Skip to main content

Who We Are

ISPS-US Principles

Core to ISPS-US's work are the values and principles that guide us. Learn more below.

  • Respect for Personal Experience: ISPS-US believes in the right of the person to identify, define, and understand their own experiences.  All people are valuable and have a fundamental right to be treated with dignity and respect.
  • Pluralism in Understanding: Experiences termed “psychosis” have been and continue to be understood in a wide variety of ways, including as adaptations to trauma, spiritual experiences, sociopolitical events, reflections of social and structural violence, neurodiversity and/or illness.  Providers and systems should support pluralism and diverse approaches to meaning-making among those directly impacted by these experiences.
  • Rejecting Reductionism: Any form of reductionism or top-down imposition of conceptual frameworks risks overwriting the rich and varied ways in which individuals make sense of their experiences.  Any language or terminology that is imposed by individuals or groups in positions of greater social power should be critically engaged with and attention returned to those directly impacted and their preferred language and explanations.
  • Diverse Paths to Healing: People define and understand ‘healing’ in diverse ways.  Assumptions should never be made about what forms of (or supports for) healing are best, and humility must be embraced with respect to the diversity of understandings and approaches for any given individual.  Psychological interventions may be central to healing for some and not others, as is true of any type of intervention or support.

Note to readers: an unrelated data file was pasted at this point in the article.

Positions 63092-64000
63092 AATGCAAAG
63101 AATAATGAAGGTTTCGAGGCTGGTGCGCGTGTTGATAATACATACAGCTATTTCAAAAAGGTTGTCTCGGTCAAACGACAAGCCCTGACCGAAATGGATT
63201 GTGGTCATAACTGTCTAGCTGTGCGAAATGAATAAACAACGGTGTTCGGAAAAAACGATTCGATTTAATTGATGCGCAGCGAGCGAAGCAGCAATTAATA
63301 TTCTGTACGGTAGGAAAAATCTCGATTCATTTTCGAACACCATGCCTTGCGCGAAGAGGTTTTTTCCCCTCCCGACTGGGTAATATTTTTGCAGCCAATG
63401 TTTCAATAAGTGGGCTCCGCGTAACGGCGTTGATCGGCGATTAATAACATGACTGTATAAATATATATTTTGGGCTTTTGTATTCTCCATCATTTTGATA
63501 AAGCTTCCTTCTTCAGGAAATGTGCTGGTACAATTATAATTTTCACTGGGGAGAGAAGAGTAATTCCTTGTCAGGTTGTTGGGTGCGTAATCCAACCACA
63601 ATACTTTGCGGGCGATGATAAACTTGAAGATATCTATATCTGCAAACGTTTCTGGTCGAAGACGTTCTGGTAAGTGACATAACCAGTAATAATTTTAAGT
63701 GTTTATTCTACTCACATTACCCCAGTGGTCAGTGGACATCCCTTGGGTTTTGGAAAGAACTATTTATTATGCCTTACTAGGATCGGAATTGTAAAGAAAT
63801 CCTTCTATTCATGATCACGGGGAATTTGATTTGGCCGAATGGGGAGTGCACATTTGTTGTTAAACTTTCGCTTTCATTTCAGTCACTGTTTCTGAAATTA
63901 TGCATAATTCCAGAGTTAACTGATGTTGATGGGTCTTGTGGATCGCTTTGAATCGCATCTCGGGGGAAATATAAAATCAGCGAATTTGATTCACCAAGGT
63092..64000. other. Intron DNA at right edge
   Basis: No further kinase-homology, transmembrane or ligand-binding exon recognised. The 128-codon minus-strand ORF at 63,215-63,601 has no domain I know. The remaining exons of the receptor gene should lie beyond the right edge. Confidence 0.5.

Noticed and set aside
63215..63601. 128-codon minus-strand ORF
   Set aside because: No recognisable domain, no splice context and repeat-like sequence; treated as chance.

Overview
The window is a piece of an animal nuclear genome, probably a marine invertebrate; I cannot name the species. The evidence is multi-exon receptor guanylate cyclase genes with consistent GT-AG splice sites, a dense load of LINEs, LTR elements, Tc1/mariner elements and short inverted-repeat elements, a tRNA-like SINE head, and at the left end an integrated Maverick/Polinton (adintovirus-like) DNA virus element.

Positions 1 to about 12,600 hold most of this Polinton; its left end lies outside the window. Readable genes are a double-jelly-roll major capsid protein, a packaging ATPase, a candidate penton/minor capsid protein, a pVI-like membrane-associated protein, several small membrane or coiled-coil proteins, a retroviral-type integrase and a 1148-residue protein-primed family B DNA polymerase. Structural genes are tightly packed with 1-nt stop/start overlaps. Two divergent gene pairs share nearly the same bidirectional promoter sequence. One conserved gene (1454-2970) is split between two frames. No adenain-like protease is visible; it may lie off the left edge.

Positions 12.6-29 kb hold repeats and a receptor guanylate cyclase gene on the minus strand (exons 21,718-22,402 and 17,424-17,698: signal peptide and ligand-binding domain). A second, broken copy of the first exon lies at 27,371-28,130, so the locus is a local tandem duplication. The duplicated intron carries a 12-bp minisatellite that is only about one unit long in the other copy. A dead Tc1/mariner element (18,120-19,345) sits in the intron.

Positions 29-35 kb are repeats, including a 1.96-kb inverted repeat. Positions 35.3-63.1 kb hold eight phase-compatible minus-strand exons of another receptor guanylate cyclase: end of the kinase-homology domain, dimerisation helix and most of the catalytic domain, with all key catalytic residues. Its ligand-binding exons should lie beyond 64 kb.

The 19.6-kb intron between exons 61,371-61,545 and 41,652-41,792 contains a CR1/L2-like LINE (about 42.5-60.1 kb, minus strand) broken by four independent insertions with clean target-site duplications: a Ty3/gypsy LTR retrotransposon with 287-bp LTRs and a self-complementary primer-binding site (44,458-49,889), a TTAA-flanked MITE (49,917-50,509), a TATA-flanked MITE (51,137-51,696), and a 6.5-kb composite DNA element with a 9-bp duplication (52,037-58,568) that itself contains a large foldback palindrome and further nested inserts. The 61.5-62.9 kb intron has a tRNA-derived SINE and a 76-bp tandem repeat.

• Medication as Choice, Not Default: ISPS-US recognizes and challenges psychotropic medication as a first-line or only treatment for psychosis. We believe that medication should always be a personal choice. We are NOT an anti-medication or anti-psychiatry organization. However, we do believe in self-determination, flexibility, and critical thinking surrounding psychotropic medications.
  • Addressing Social Determinants: Social issues such as unemployment, poverty,  housing precarity, and food insecurity, manifest in the lives of individuals labeled with psychosis in a variety of ways. ISPS commits to a critique of the policies and practices that undergird these.  Further, ISPS-US promotes competency and interventions designed to build structural and social supports that promote full community participation and flourishing.  
  • Promoting Comprehensive Support: We support funding for a variety of treatments and interventions, including meaning- and relation-centered therapies,  psychosocial interventions, community support, and cultural healing practices. 
  • Valuing Lived Experience: Peer services should be valued and supported, including financially. People with lived experience should be in leadership roles across the spectrum of peer support, research, policy, and clinical work. We cannot grow without the inclusion of these voices at all levels.